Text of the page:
All this gives us a clearer picture of what Duplex can do, but it doesn’t answer the questions of what effects Duplex will have. And as the first company to demo this tech, Google has a responsibility to face these issues head-on.
The obvious question is, should the company notify people that they’re talking to a robot? Google’s vice president of engineering, Yossi Matias, told CNET it was “likely” this would happen. Speaking to The Verge, Google went further and said it definitely believes it has a responsibility to inform individuals. (Why this was never mentioned onstage isn’t clear.)
Many experts working in this area agree, although how exactly you would tell someone they’re speaking to an AI is a tricky question. If the Assistant starts its calls by saying “hello, I’m a robot” then the receiver is likely to hang up. More subtle indicators could mean limiting the realism of the AI’s voice or including a special tone during calls. Google tells The Verge it hopes a set of social norms will organically evolve that make it clear when the caller is an AI.
Joanna Bryson, an associate professor at the University of Bath who studies AI ethics, told The Verge that Google has on obvious obligation to disclose this information. If robots can freely pose as humans the scope for mischief is incredible; ranging from scam calls to automated hoaxes. Imagine getting a panicked phone call from someone saying there was a shooting nearby. You ask them some questions, they answer — enough to convince you they’re real — and then hang up, saying they got the wrong number. Would you be worried?
But Bryson says letting companies manage this themselves won’t be enough, and there will need to be new laws introduced to protect the public. “Unless we regulate it, some company in a less conspicuous position than Google will take advantage of this technology,” says Bryson. “Google may do the right thing but not everyone is going to.”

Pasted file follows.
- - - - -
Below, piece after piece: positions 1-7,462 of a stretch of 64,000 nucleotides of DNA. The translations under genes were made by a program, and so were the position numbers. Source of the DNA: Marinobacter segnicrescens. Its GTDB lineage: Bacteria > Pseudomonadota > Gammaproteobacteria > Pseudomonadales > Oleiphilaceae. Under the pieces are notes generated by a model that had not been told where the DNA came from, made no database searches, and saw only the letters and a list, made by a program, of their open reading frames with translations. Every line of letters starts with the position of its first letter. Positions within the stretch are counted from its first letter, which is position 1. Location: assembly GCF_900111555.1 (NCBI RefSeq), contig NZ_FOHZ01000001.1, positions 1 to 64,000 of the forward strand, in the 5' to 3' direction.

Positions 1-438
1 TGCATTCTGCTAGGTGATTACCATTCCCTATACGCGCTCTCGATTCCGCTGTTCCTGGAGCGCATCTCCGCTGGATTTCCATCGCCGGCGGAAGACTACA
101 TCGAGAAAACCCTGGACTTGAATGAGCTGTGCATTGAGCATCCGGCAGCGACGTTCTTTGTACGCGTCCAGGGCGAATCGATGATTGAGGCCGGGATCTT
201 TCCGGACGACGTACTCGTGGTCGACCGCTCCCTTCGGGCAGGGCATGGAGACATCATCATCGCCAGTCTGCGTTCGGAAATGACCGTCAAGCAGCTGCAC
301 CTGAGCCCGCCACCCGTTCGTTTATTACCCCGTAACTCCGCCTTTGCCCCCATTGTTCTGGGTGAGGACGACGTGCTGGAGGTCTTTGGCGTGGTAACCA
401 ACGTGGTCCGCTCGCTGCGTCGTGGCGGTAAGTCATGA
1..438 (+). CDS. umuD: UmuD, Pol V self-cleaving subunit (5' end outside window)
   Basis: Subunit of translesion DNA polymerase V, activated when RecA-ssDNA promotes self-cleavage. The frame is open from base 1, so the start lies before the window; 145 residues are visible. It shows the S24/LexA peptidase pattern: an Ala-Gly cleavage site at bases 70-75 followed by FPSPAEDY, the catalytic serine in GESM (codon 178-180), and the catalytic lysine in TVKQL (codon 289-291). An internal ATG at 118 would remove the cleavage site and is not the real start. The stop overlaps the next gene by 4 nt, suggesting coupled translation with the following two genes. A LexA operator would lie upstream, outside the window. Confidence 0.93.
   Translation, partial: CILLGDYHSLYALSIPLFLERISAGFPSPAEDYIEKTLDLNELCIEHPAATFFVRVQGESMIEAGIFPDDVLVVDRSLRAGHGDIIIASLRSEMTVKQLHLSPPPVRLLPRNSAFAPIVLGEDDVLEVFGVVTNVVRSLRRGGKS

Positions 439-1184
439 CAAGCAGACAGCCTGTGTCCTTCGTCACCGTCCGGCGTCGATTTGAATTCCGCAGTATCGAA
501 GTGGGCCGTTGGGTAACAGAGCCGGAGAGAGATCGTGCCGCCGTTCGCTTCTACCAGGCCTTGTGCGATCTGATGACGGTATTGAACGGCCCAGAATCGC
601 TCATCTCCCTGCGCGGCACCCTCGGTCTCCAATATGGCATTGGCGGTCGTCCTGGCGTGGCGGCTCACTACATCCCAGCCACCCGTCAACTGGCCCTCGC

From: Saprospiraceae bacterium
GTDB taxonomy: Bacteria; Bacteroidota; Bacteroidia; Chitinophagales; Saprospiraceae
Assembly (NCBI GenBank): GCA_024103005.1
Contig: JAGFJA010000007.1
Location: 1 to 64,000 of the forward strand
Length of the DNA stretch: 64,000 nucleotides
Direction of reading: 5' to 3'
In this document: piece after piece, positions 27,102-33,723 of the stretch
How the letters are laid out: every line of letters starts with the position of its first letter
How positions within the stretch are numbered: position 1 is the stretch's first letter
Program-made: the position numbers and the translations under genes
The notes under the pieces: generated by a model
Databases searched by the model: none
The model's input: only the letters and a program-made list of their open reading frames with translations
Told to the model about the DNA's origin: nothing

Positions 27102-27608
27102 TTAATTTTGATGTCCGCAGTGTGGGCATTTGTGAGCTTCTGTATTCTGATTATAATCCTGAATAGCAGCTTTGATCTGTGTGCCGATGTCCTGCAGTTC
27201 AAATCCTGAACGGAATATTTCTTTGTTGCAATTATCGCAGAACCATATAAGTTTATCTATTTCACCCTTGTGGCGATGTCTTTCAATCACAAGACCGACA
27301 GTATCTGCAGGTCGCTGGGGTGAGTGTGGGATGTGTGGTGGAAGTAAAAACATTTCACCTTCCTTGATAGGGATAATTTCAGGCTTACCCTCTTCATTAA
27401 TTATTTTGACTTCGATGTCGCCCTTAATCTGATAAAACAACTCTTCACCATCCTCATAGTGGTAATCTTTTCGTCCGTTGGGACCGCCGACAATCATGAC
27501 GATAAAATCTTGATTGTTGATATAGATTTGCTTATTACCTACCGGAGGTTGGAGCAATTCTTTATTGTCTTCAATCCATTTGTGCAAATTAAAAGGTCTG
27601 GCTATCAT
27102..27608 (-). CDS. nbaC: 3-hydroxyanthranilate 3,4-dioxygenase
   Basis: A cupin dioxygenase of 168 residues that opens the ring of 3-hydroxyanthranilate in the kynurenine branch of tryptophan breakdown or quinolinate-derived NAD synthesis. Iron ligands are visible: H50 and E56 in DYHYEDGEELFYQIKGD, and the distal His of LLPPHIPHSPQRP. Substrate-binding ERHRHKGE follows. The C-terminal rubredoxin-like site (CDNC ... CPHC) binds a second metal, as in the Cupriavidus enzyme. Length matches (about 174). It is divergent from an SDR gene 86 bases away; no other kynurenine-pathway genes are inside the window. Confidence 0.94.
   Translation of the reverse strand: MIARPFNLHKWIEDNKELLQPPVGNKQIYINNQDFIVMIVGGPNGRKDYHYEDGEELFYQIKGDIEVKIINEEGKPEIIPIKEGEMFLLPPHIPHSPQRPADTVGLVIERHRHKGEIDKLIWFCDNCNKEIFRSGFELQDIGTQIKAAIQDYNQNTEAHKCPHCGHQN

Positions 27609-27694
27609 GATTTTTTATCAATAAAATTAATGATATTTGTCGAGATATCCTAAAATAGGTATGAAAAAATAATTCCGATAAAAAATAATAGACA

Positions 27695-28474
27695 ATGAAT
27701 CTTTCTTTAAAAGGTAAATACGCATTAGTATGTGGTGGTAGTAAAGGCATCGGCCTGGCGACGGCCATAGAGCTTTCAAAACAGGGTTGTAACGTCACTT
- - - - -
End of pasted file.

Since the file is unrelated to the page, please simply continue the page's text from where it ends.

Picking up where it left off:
And if this technology becomes widespread, it will have other, more subtle effects, the type which can’t be legislated against. Writing for The Atlantic, Alexis Madrigal suggests that small talk — either during phone calls or conversations on the street — has an intangible social value. He quotes urbanist Jane Jacobs, who says “casual, public contact at a local level” creates a “web of public respect and trust.” What do we lose if we give people another option to avoid social interactions, no matter how minor?
One effect of AI phone calls might be to make us all a little bit ruder. If we can’t tell the difference between humans and machines on the phone, will we treat all phone conversations with suspicion? We might start cutting off real people during calls, telling them: “Just shut up and let me speak to a human.” And if it becomes easier for us to book reservations at a restaurant, might we take advantage of that fact and book them more speculatively, not caring if we don’t actually show up? (Google told The Verge it would limit both the number of daily calls a business can receive from Assistant, and the number of calls Assistant can place, in order to stop people using the service for spam.)
There are no obvious answers to these questions, but as Bryson points out, Google is at least doing the world a service by bringing attention to this technology. It’s not the only company developing these services, and it certainly won’t be the only one to use them. “It’s a huge deal that they’re showcasing it,” says Bryson. “It’s important that they keep doing demos and videos so people can see this stuff is happening […] What we really need is an informed citizenry.”
Soon, we will all be asking ourselves, what is natural and what is artificial, as both are getting to a point wjere it becomes hard to decipher between one another.